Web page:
Channelling Music Where Does Music Come From?
What initiates the idea for a new song or music composition? Are the melodies and harmonies created within the human brain, generated solely by the thought processes of musically talented people, or do they flow from something that is beyond the mind?
The ancient Greeks certainly believed in an external source for all creative inspiration. They believed that nine heavenly Muses gave poets, musicians, artists and philosophers the ideas and motivation for artistic creation. Great writers such as Homer would even begin their works with a call for help from these divine beings: (“O Muse! Sing in me and through me tell the story….”). This belief in Muses went into decline along with the ancient Greek civilisation. And yet in spite of this, many composers and musicians continue to claim that their inspiration often seems to come from ‘invisible’ external sources and not from within.
For example, below are some statements made by well-known composers of classical music.
“When I am at my best while composing, I feel that a higher power is working through me.”
During his lifetime, Brahms made many claims about receiving his musical inspiration from external sources and that when composing, he often felt he was “in tune with the Infinite.”
“The music of the opera was dictated to me by God. I was only the instrument to bring it to paper.”
Puccini was referring to the opera ‘Madame Butterfly’. He also claimed that “God touched me with his finger and said ‘Write for the theatre’. I’ve been faithful to this supreme command.”
“The composer must sit in silence and wait for the direction from a force that is superior to the intellect.”
In an interview, Bruch also made the claim that he had practically composed his entire Violin Concerto No. 1 in G minor whilst in a semi-trance state, in which he was always conscious.
“When I composed that passage, I was conscious of being inspired by God Almighty. Do you think I can consider your puny fiddle when He speaks to me?”
Beethoven’s response to a violinist who complained about the difficult fingering required to play one of his works.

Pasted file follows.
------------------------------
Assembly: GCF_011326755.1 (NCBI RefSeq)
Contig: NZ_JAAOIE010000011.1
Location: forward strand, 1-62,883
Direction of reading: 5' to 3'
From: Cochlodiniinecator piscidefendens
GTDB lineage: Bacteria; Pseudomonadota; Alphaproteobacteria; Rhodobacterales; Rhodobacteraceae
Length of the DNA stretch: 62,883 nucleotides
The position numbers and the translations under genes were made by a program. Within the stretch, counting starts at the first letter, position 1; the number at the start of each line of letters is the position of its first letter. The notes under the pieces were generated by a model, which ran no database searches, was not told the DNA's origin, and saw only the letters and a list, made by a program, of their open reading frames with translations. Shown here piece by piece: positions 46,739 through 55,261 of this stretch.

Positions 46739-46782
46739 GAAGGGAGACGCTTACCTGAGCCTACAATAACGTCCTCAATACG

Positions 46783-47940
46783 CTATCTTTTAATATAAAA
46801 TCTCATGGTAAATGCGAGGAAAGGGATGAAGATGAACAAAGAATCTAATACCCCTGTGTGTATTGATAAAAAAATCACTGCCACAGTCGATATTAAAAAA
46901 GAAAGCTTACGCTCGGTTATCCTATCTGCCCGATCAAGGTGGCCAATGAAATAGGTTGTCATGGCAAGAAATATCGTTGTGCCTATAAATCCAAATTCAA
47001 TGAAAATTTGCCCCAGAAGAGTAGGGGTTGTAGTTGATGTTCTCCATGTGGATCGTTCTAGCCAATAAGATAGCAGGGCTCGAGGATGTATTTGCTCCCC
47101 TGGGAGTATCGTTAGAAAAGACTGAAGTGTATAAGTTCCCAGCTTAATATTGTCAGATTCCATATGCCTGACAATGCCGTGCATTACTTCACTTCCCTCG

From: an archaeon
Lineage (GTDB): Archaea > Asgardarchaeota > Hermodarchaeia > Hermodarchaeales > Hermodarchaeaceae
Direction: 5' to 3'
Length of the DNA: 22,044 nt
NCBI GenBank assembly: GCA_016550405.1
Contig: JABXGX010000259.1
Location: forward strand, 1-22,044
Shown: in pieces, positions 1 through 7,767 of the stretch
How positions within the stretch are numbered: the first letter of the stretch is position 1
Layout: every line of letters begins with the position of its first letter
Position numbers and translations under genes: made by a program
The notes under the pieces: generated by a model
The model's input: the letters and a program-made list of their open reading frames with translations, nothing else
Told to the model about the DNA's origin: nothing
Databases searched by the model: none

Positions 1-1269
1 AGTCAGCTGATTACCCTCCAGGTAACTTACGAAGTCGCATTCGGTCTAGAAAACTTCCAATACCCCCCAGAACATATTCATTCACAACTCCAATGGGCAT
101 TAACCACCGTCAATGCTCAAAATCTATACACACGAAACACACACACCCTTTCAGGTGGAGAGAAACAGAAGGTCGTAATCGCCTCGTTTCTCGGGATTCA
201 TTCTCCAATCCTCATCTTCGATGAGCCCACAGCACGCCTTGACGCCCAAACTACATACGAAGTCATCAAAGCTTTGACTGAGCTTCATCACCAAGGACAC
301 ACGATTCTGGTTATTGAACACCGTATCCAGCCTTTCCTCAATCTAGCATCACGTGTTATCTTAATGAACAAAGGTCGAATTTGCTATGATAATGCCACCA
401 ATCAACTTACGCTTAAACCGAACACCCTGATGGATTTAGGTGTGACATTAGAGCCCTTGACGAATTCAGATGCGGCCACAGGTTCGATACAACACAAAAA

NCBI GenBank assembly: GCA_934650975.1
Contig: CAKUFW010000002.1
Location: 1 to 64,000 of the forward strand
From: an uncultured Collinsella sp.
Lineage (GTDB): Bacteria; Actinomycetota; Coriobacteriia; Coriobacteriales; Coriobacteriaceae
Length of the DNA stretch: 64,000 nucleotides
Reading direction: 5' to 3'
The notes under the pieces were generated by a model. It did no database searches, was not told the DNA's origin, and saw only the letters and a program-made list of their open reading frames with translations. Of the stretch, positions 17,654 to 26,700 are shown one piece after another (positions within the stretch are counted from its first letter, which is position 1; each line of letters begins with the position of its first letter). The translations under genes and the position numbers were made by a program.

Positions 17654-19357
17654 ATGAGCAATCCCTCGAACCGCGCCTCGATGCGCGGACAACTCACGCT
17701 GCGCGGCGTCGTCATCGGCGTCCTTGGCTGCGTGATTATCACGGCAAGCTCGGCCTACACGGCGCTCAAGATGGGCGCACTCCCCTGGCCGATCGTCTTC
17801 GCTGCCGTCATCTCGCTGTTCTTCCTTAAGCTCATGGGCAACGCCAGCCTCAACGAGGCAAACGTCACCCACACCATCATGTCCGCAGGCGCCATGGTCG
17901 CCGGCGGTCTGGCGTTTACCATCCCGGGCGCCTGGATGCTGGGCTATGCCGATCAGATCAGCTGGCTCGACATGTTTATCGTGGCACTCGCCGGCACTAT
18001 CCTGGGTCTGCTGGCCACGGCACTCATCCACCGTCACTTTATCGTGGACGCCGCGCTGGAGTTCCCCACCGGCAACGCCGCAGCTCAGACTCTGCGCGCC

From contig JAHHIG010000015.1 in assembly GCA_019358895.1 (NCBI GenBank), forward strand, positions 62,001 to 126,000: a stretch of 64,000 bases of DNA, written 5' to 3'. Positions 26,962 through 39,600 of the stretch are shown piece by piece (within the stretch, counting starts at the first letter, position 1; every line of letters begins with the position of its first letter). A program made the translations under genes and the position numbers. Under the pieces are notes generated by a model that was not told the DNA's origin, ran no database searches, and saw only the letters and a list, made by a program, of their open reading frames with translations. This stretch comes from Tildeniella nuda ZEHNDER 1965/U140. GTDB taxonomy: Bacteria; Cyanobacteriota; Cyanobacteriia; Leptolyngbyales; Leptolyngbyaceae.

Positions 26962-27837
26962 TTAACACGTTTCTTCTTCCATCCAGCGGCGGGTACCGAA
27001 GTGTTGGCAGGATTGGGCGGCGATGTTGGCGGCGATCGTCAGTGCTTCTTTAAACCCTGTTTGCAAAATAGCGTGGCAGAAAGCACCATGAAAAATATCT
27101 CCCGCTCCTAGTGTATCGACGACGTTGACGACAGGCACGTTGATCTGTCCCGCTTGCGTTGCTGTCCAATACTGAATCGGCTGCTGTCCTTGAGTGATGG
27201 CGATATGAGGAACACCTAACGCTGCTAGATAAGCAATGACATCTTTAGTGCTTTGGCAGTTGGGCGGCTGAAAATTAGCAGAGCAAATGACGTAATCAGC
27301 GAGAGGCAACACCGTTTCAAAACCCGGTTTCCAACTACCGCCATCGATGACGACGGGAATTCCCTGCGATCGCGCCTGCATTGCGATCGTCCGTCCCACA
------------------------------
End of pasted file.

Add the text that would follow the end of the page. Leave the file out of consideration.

In the years since these composers made the statements above, our scientific and psychological understanding has increased immeasurably. This has however led to a corresponding decline in the belief in supernatural or spiritual matters. You might therefore expect that musicians living today would be more likely to accept the view of orthodox science that all human creativity stems from the brain itself, rather than any external spiritual source. Surprisingly however, the opposite appears to be true. There are many examples of famous musicians living and working in recent times who have made statements which mirror those of the great classical composers when describing the experience of writing or playing music.
The slideshow above shows statements made by a small sample of those present day musicians who have experienced the feeling that when writing or playing music, they were not in total control of the process, that they were somehow being guided. So why do so many musicians have these types of experience? If the source of this music is from beyond the mind, where does it come from? Are these and other musicians being guided and if so, by whom?
This is a topic that has interested me for many years and as a composer myself, I can relate to a number of the quotations above. For example, on good days I often find myself ‘hearing’ the music that I’m about to write as if I was replaying a piece of music in my mind that I had heard many time before. What I’ve learned and experienced over the years has led me to the belief that there are non-physical guides who are willing to help today’s musicians through intuitive connection.
I’ve outlined my beliefs, as well as the evidence for those beliefs, in the videos below as well as in a number of blogs on the subject of Channelling Music. The third video in the series also outlines the process that I follow in order to improve my intuitive capability. This process has made a huge difference to the ease with which I am able to compose.
Part one investigates the possibility that musical inspiration may arise from sources outside the mind.
Part two looks at the work of mediums who have channelled composers and examine whether this is a source of musical inspiration that could be available to others.
Part three explores the channelling process, including the role of the Human Energy Field or Aura, and describes techniques to help develop the ability to channel music.